South Carolina governor Nikki Haley slammed presumptive Republican nominee Donald Trump and his bigoted rhetoric on Thursday. Haley told reporters that Trump’s divisive speech is exactly what fueled mass murderer Dylann Roof to slaughter nine African-American people last June in the historic Emanuel AME Church.
Authorities have said that Roof, a white 22-year-old who has been arrested and charged for the massacre, was trying to kick off a race war with the killings. Haley said that she has repeatedly criticized Trump because she knows just what his brand of hate speech can lead to.
I know what that rhetoric can do. I saw it happen.
However, Haley said that she doesn’t believe Trump supporters are racists or haters themselves.
That’s a different kind of anger. They’re upset with Washington, D.C. They’re upset nothing’s got done,” she said. “The way he communicates that, I wish were different.
Haley added that Trump has a responsibility to the well-being of the United States to use a civil and respectful tone.
The governor also addressed the Confederate flag, which Roof had been photographed with before the slaughter at Emmanuel AME and was subsequently removed from Statehouse grounds less than a month after the shootings.
Haley said the flag had been “hijacked by that murderer” and simply had to go.
I don’t think they’re bad people,” she said, “I think they really were focused on heritage and sacrifice, but I think when that murderer kidnapped their flag and held it with hate and killed those people, there was just no other option.
She urged The Citadel’s Summerall Chapel in Charleston to send their flag to a museum as well. “You’ve got the museum right next door, so just take it from the chapel and put it in a museum and move on,” Haley said. But she noted that this was a decision to be made by the Legislature.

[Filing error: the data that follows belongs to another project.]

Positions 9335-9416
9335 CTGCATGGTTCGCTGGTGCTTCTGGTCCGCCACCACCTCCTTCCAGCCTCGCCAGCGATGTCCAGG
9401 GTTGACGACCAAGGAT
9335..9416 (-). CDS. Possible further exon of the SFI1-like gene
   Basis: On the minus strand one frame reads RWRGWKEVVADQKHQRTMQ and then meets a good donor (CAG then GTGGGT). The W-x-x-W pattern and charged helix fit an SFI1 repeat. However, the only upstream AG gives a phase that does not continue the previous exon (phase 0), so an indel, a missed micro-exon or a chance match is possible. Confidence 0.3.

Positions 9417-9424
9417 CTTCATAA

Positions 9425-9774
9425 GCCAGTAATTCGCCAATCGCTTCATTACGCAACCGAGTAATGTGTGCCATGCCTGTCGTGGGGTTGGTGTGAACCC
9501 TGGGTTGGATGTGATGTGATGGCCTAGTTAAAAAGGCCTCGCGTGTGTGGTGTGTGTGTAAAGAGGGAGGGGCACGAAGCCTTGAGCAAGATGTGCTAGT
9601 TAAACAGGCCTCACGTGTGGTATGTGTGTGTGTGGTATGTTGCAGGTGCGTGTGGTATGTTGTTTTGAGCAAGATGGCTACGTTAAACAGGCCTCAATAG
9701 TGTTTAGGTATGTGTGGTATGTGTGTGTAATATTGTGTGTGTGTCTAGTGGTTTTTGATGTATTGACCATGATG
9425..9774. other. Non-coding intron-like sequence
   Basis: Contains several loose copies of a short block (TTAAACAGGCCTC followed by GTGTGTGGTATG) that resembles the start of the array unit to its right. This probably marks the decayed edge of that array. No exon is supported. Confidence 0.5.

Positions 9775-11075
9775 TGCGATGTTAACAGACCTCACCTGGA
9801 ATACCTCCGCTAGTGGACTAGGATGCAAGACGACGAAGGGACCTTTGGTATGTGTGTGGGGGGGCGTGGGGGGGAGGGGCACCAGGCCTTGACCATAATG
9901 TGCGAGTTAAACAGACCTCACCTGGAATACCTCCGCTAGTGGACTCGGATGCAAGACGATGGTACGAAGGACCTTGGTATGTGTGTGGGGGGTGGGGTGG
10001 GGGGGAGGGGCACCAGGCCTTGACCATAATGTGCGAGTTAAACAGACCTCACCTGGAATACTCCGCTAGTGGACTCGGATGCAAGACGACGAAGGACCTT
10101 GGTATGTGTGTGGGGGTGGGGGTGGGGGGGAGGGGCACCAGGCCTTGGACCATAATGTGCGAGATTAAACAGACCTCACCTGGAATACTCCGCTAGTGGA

The governor also said that she had supported keeping the Heritage Act intact, which bars the altering of any public monument that honors historic figures or events without overwhelming approval by the Legislature. She explained why she did not want the removal of the flag on Statehouse grounds to extend to other historical monuments throughout the state at the time.
The state would’ve been torn apart if we’d started doing that,” she said. “We’d have disputes in every county and community and divide people. … Our goal was to hold everything together. Let’s be kind and accepting and understand history is just that — it’s history.
Haley supports the removal of the flag at various institutions throughout South Carolina, such as the one at the chapel and Clemson University, her alma mater. She also supports changing the name of Tillman Hall, which was named after a founder of Clemson who was a former governor and U.S. senator that liked to brag about killing black people. However, she still doesn’t think that it is necessarily a good idea to try to eliminate all Confederate commemorations throughout the state.
We can’t go and start changing everything. … The difference with the flag was it was a flying, living, breathing representative symbol,” Haley said. “I don’t see that in buildings and street signs.
Haley obviously recognizes the effect Trump’s bigoted rhetoric is having. Violent attacks against Muslims have increased and are now a common occurrence. White supremacists have flocked to his campaign and the KKK has repeatedly endorsed him. The governor is spot on. The filth that Trump continues to spew forth is dangerous. He has emboldened racists, who now feel justified in their bigotry and are no longer ashamed to flaunt their hate. Even if he doesn’t make it into the White House, the genie has been let out of the bottle and isn’t likely to be stuffed back in anytime soon.
Featured image via Joe Raedle/Getty Images